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Edison Township Council may revisit ward system debate

EDISON – The debate over whether or not Edison Township should adopt a ward system of government may soon be back on the table after more than a decade.

Councilman Richard Brescher has been advocating for the implementation of a ward system.

“I believe it’s a good thing for Edison because I see what other towns do and see it working,” Brescher said during a Township Council meeting on Sept. 8.

The township’s current form of government of seven council members are chosen at large by the entire population of Edison for four-year terms. The terms are staggered.

Through a ward system, Brescher said the mayor is beholden to concerns brought up through council members for different wards.

“[Under the current form of government] we do different things that make each of us happy [but] might not benefit all residents,” he said.

Brescher said a ward system would be beneficial in areas such as the “historic and residential” Silver Lake neighborhood. For about a year, residents in the area have been fighting against a proposal for a warehouse at the corner of Glendale and Silver Lake avenues.

He said he did not know much about the area before the warehouse proposal.

Brescher also noted a ward system would be beneficial in terms of the entertainment and festivities Councilman Joe Coyle has worked to bring to the Clara Barton section of the township.

“My intention [as a council person] is to not run around and get potholes fixed [and/or] get a sign put up,” he said. “I didn’t think that really was part of our job, but the public has used that as an avenue to get things done. It’s something that has been going on for 20 years.”

Councilman Alvaro Gomez said he had concerns about the potential shift from specific council responsibilities – legislative, budgetary, and to some degree judiciary – and needed a better grasp of how it would change the role of a council person under a ward system.

“I’m not saying [a ward system] is right or wrong or wouldn’t benefit,” he said. “I think it has a lot more to do than a balance of power. We’re talking about changing essentially what distribution of power control as opposed to functions of what we’re supposed to play and it’s something we’ve never done.”

Gomez said despite concerns he is open to looking at the pros and cons of a ward system.

Brescher said his goal, with the support of the council, is to introduce the ward system at the next council meeting on Sept. 22, hash out the pros and cons within the next year, and put it up on a ballot for the public to decide.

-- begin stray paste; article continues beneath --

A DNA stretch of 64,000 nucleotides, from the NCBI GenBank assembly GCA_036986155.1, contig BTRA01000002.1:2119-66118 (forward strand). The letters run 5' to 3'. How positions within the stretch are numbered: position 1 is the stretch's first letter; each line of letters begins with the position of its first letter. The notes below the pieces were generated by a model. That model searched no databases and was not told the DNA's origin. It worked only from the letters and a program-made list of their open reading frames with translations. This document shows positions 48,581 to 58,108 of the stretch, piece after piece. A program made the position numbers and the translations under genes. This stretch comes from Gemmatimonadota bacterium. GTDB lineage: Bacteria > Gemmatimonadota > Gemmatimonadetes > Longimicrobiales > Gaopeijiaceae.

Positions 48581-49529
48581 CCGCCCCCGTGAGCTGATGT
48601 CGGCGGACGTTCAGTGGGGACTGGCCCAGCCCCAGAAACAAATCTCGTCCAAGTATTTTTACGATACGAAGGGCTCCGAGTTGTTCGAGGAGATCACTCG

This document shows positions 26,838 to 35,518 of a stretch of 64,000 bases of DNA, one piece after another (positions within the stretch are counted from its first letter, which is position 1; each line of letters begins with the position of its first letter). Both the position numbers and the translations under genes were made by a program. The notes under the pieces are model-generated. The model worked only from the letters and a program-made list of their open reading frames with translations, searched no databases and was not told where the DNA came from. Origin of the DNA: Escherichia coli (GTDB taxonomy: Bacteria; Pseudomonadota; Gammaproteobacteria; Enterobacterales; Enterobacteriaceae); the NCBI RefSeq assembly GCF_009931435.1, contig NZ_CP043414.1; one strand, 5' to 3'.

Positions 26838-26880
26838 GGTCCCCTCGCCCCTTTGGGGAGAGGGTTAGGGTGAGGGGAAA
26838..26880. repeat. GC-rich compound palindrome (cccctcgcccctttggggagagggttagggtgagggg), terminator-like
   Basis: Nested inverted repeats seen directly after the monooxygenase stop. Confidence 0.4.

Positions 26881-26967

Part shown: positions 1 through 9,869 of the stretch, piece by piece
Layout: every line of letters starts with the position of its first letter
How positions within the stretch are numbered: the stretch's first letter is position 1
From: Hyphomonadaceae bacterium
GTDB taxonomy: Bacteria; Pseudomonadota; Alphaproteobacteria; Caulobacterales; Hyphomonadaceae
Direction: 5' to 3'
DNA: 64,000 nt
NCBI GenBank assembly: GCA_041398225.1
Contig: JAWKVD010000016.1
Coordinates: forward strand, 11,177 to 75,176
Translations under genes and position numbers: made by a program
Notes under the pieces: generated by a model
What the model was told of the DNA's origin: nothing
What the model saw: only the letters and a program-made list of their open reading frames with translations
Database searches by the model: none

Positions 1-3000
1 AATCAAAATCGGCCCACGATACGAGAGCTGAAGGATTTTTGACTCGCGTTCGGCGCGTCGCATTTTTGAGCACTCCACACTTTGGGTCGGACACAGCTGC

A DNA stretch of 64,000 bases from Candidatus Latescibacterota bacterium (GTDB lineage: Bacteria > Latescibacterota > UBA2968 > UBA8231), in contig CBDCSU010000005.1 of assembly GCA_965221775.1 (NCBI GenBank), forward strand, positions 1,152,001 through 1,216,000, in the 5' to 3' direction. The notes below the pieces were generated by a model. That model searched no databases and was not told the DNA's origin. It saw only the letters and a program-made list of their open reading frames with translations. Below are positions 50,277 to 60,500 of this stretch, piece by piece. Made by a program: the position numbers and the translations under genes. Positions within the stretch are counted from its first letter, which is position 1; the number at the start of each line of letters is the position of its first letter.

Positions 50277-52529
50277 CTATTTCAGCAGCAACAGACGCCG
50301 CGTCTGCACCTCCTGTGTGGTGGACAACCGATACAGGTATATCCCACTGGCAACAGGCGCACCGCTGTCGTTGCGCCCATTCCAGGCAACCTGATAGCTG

Ward System 

Former Councilman Bill Stephens petitioned for a ward system ballot question under former Mayor George Spadoro’s administration. It was defeated in 2003 by 29 votes out of over 13,000 cast. Under the law, the township had to wait four years before it could be reintroduced as a referendum question.

The debate resurfaced in 2008 under Mayor Jun Choi’s administration.

The nine-member ward system would divide the township into five districts, each with a representative on the Township Council. There would be four council members chosen at large to provide balance, but the system would do little to fundamentally change the mayor-council relationship.

A statute sets forth the Commission of Board of Elections to create a Ward Commission made up of redistricting commissioners, according to Township Attorney William Northgrave. The redistricting commissioners are made up of members of the Board of Elections, representatives of the township’s Democratic and Republican parties and the municipal clerk.

“The commissioners will determine where the lines go,” Northgrave said. “Wards have to be contiguous and equal in size. For Edison with 100,000 people, five wards would presumably have 20,000 people.”

Legislation allows for 2.5% deviation either way – lesser or larger – in population of each ward, he said.

“There is no formal role for the sitting council and mayor to be involved in the process,” Northgrave said.

In an article in NJ Municipalities Magazine Article on forms of government in 2007, Michael F. Cerra, who at the time was a senior legislative analyst for the New Jersey League of Municipalities and is now the executive director, said there is no “best” form of local government.

“While municipalities with larger populations tend to adopt a Faulkner form, many municipalities continue under other forms of organization which best serve the special needs of their communities,” he wrote. “By maintaining a wide range of choices, New Jersey municipalities continue the process of improving local government administration.”

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